In a second count, the plaintiffs charged that the VA and the FHA knowingly condoned various discriminatory practices. Count II was dismissed on January 19, 1982, for failure to allege any facts to support the allegations. The FHA was dismissed without prejudice on October 14, 1977 after agreeing to institute a prepurchase counseling program designed to promote housing integration. Throughout the litigation, plaintiffs sought to compel the agencies to change their practices: to case preapproving mortgages and to institute a prepurchase counseling program. In addition, plaintiffs now seek to have the VA offer current residents of Area A alternative housing in nonsegregated communities.*fn2

The Veterans Administration home loan guaranty program was established to help ex-servicemen purchase homes. Under the program, the VA guarantees sixty percent of the loan up to a ceiling of $27,500 (currently). As a result, private lenders are more willing to finance a mortgage than they otherwise might be. In the late 1960's, the VA encountered pressure from civil rights groups to encourage the use of their loan program by minorities in the inner city. Thus, in 1968, the VA ceased excluding inner-city areas from those in which it would guarantee mortgages for qualified veterans.

Plaintiffs' primary expert, Dr. Calvin Bradford, a senior fellow at the Hubert Humphrey Institute of Public Affairs at the University of Minnesota, testified that the rapid resegregation of Area A was caused by the infusion of FHA and VA lending in the area. This conclusion was corroborated by plaintiffs' other expert who testified that a financing mechanism that allows for rapid turnover is crucial for resegregation.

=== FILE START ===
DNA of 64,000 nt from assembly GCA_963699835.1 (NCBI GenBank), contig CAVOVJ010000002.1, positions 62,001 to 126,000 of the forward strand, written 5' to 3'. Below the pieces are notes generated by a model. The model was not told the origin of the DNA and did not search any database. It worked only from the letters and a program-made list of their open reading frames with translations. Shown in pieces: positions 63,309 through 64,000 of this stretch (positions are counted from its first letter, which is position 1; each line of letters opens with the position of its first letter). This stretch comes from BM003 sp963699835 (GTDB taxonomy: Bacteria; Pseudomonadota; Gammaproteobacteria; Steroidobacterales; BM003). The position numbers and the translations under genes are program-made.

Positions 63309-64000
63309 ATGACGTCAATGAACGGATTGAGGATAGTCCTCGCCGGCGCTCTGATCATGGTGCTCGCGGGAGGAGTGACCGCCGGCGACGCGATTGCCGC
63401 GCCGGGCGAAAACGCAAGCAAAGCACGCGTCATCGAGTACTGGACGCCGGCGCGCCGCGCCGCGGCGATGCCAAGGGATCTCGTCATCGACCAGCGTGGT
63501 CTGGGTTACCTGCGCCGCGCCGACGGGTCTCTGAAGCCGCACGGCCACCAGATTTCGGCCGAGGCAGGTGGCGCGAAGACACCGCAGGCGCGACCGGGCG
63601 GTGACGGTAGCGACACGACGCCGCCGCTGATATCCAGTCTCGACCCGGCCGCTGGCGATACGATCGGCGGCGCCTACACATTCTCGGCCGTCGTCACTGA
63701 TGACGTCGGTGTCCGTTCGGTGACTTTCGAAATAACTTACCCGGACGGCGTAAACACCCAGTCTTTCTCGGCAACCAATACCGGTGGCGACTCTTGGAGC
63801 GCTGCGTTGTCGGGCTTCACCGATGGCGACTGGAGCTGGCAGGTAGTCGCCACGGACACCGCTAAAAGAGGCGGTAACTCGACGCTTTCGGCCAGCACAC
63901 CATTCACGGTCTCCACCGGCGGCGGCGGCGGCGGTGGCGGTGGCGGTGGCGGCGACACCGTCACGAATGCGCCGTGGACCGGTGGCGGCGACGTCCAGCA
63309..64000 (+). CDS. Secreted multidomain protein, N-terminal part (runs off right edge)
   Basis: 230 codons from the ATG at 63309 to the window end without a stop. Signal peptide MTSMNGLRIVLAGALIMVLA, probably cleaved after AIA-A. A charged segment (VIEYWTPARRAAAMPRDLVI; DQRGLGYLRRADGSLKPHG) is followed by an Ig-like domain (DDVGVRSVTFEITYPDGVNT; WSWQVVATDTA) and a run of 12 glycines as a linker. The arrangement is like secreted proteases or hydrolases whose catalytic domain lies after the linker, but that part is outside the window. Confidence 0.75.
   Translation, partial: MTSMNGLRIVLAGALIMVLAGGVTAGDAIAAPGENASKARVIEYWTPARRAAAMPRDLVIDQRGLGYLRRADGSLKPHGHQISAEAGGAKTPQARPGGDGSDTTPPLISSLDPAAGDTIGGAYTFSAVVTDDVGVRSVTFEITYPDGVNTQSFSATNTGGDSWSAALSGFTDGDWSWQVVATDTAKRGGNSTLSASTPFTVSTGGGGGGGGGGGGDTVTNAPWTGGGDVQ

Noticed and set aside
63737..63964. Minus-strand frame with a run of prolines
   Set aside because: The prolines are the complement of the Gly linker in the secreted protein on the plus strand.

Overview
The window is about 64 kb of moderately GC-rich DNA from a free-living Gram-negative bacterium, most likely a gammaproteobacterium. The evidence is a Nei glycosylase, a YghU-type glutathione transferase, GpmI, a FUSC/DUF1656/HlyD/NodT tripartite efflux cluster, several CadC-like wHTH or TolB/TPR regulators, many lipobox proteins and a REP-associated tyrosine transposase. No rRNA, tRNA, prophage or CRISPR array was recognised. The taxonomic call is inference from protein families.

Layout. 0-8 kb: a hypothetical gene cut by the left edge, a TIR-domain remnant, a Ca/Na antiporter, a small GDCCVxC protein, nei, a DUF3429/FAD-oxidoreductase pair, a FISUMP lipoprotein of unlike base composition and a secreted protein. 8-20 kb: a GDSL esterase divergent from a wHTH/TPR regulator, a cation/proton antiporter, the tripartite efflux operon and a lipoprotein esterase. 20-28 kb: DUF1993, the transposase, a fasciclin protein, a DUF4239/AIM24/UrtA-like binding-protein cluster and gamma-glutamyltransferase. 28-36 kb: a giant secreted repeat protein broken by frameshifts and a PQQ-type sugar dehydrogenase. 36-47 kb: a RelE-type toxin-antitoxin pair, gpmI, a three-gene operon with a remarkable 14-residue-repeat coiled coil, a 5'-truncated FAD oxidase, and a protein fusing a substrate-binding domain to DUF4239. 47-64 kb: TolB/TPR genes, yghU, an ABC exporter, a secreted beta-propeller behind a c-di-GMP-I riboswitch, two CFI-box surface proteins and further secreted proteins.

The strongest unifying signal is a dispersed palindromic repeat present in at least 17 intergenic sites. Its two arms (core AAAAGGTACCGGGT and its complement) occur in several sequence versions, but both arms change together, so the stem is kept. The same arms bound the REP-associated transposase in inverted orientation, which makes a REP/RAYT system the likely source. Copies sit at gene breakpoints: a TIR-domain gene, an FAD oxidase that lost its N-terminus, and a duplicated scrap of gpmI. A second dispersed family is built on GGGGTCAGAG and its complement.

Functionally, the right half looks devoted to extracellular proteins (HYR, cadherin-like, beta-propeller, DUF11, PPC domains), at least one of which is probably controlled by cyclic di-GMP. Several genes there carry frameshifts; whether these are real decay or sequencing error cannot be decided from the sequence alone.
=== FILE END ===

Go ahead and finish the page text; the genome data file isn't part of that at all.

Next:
Defendants' expert, Dr. Brian Berry, Dean of the School of Urban and Public Affairs at Carnegie-Mellon University, testified that rather than causing resegregation, the influx of government-assisted loans was merely a symptom that tends to accompany resegregation.*fn3 Dr. Berry attributed the resegregation phenomenon to the fears of many white homeowners that their property values would decline if the level of integration surpassed a certain point. In addition, Dr. Berry pointed to the fears of many white homeowners that living in an integrated neighborhood would result in a loss of "status". According to Dr. Berry's research, white homeowners would tolerate only a 20 % level of minorities before these fears would surface.

The district court largely credited defendant's expert over plaintiffs' and found that plaintiffs lacked standing to sue because the injuries suffered were note "fairly traceable" to VA practices and because plaintiffs could not show that their injuries were likely to be redressed by a favorable decision. In doing so, the district court noted that "to conclude [that VA practices caused the resegregation of Area A] would require the Court to engage in the speculative leaps of faith prohibited by the Supreme Court. . . ." (Mem. Op. at 37). The Court noted that resegregation fundamentally was caused by blacks' desires to find better housing in the city, coupled with whites' intolerance of a certain level of minority population. The court found that the defendants' expert, Dr. Berry, presented a more plausible explanation of increased black demand and white flight than did plaintiffs' experts and that the increased availability of government-assisted mortgages was a symptom, rather than a cause, of resegregation. Accepting Dr. Berry's findings that white homeowners tolerate only a 20 % minority level, the court noted that even in the absence of any government-assisted financing, Area A would have become at least 60 % black.*fn4

As to specific practices of the VA, the court found insufficient evidence from which to conclude that John Doe appraisals played a significant role in the resegregation process. It found further that the effects of a prepurchase counseling program could not be measured since the plaintiffs had failed to show that conventional mortgages were unavailable at the time. The court therefore concluded that resegregation would have occurred "at almost the same pace" even if no VA-guaranteed loans had been extended during the 1970's. The district court also found that plaintiffs' injuries could not be redressed by the court, reasoning that instituting a prepurchase ...